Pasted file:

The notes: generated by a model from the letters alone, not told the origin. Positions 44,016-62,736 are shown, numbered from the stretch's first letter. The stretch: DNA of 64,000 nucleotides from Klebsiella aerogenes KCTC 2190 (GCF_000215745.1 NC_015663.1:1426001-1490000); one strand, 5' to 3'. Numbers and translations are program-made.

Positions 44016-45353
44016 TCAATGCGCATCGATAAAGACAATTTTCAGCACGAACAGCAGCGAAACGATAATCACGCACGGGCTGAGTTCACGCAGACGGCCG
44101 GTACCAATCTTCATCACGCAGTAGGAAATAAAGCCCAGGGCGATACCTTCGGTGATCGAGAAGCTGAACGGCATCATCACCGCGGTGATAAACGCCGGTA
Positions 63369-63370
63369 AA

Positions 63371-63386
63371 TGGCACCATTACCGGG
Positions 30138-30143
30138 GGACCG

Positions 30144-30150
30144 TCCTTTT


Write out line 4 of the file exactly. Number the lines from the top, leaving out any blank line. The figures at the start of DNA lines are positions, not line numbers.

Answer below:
44101 GTACCAATCTTCATCACGCAGTAGGAAATAAAGCCCAGGGCGATACCTTCGGTGATCGAGAAGCTGAACGGCATCATCACCGCGGTGATAAACGCCGGTA